Monday, March 24, 2014

Tate's Strategy

Okay, I admit, my title is kind of copying one of my favorite bloggy buddies, Tammy at:
 
Forever In First
 
 But this happened right after her Walter's Strategy post so...
 
The cool thing is that the two strategies really have absolutely nothing to do with one another...but both prove that the idea of letting your students share their strategies with one another can be more powerful than the teacher trying to teach the same exact thing.
 
Before I share Tate's Strategy, let me tell you how we got there.
 
We use Reading Street which means we have a main story every week. I have found reading the actual story during my Daily 5 groups has become nearly impossible (longer stories in 2nd grade = not enough time), so I have been reading it whole group on Mondays. Then I decided to try something a little different...
 
I printed out a page of questions that went along with the story, split the kiddos into groups, and assigned them tasks (i.e. questioner, recorder, leader, etc.). They read the story together and discussed it (thanks to my list of questions). Here's some pictures:


 
It was what happened afterwards that got me so excited...
 
Each story has a selection test (comprehension test) with two essay questions. I have been trying to teach my 2nd graders how to answer in a complete sentence, often explaining that it would be a good idea to start with part of the question.
 
On this particular day, I let them work together on the selection test.
 
That's when it happened.
 
I stumbled on Tate teaching his group his "strategy." He places a mark in the question after the question words so he knows where to start his answer...see below:
 

 
Of course, I was so excited about this great tip and projected it on the board for all to see. Then I had him explain his strategy to the class.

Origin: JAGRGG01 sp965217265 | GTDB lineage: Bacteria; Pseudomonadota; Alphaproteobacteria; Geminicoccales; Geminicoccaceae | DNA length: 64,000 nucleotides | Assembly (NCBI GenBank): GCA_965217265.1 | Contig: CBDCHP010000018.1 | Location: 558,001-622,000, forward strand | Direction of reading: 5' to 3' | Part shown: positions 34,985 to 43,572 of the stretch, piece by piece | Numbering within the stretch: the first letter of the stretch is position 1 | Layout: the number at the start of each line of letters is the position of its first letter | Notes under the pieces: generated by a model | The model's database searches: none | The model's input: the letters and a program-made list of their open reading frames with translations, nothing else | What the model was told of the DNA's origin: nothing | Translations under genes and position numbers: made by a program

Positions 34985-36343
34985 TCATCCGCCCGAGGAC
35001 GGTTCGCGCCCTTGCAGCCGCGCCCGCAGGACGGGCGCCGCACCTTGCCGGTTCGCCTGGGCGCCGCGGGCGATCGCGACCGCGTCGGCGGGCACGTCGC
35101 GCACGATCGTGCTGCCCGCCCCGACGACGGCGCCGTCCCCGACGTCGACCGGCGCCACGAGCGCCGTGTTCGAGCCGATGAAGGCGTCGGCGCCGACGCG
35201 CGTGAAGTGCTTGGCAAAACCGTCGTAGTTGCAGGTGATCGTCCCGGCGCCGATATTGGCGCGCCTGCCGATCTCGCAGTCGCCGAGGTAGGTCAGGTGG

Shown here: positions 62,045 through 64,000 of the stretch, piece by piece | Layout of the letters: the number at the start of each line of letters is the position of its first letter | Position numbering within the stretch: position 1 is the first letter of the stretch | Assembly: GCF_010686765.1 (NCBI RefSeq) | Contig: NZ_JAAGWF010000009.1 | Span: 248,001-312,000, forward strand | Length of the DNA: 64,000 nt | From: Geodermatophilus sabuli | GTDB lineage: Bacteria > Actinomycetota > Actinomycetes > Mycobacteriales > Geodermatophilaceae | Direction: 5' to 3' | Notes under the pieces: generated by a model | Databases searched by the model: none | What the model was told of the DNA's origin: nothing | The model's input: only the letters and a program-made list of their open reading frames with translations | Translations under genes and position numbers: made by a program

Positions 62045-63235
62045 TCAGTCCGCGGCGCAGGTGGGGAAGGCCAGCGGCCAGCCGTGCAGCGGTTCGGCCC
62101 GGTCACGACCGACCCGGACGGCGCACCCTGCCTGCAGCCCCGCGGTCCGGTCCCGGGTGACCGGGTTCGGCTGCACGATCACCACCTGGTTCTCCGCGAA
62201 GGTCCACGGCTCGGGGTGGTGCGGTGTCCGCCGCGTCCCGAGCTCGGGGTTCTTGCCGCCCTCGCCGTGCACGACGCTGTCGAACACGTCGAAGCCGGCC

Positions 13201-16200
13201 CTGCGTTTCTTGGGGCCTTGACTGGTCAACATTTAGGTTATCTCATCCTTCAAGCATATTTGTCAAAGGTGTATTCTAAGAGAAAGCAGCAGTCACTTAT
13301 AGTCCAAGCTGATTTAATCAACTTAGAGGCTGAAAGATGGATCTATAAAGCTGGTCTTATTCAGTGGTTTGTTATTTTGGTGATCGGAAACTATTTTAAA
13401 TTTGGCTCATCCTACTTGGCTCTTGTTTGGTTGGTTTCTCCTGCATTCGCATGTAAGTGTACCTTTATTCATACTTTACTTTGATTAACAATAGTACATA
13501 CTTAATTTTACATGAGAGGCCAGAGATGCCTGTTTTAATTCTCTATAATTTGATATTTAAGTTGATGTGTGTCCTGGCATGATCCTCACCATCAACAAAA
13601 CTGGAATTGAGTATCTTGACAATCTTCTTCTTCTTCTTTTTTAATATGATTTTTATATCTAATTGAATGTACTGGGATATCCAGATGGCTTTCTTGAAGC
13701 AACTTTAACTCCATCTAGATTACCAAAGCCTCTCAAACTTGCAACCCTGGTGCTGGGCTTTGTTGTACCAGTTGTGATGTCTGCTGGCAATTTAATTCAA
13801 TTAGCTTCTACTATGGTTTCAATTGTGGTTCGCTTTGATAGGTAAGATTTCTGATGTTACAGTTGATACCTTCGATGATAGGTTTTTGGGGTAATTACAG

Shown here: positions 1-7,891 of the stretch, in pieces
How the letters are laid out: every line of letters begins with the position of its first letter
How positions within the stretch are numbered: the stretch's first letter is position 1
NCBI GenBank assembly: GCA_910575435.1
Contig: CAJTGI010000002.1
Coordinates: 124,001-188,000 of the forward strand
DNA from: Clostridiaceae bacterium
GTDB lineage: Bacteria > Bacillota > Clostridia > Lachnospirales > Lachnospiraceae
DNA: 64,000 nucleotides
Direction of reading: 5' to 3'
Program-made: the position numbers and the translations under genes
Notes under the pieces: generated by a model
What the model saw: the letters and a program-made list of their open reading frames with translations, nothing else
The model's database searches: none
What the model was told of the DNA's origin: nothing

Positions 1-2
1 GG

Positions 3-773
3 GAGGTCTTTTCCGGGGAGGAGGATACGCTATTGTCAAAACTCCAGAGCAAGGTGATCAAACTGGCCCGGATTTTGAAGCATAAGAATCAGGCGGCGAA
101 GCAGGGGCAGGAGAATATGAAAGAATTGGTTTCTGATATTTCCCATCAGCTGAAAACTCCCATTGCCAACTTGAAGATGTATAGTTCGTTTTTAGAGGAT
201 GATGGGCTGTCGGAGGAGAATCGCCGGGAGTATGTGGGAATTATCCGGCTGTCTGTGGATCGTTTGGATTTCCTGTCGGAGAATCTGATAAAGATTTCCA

The best part was when I had kiddos say things like:
 
"Mrs. R, Tate's strategy is really helping me!"
"Now I get it, Mrs. R!"
 
Just a great reminder that sometimes as teachers we just need to get out of the way! Kids know how to talk to kids. They know how to help each other - often better than the teacher. I know there have been several times that I have thought to myself, I don't know how to explain it any simpler.
 
Been there?
 
Try letting a kiddo step in next time. I know I will after seeing Tate's Strategy work!
 
Okay, last thing...a little heart warmer:



P.S. Yes, I am still playing with the FrameMagic app. You should try it!

6 comments:

  1. You're very right. Tate's and Walter's strategies really aren't alike, but they both prove a good point. It's a win-win situation, and it's a pretty special moment for the person whose strategy is highlighted too. Thanks for the shout out!
    ❀ Tammy
    Forever in First

    ReplyDelete
    Replies
    1. I love to give shout-outs, Tammy, especially to one of my favorite bloggers!

      Crystal

      Delete
  2. Love this! I often let the students explain their thinking/strategies during math problems, but it's prompted by me and not always heard. I'm going to look for more opportunities like this to authentically display kids' strategies and ways to solve problems. Awesome post!
    SweetSchoolMoments

    ReplyDelete
    Replies
    1. Glad you enjoyed it, Amber. Hoping you overhear some strategies soon! :-)

      Crystal

      Delete
  3. I love that post! Kids often do a better job at teaching the trickier stuff. Go figure:)

    ReplyDelete
    Replies
    1. It's pretty humbling to realize the kiddos can explain it better than me though! Ha! :-)

      Crystal

      Delete

Displaying pin-it-fix-1.txt.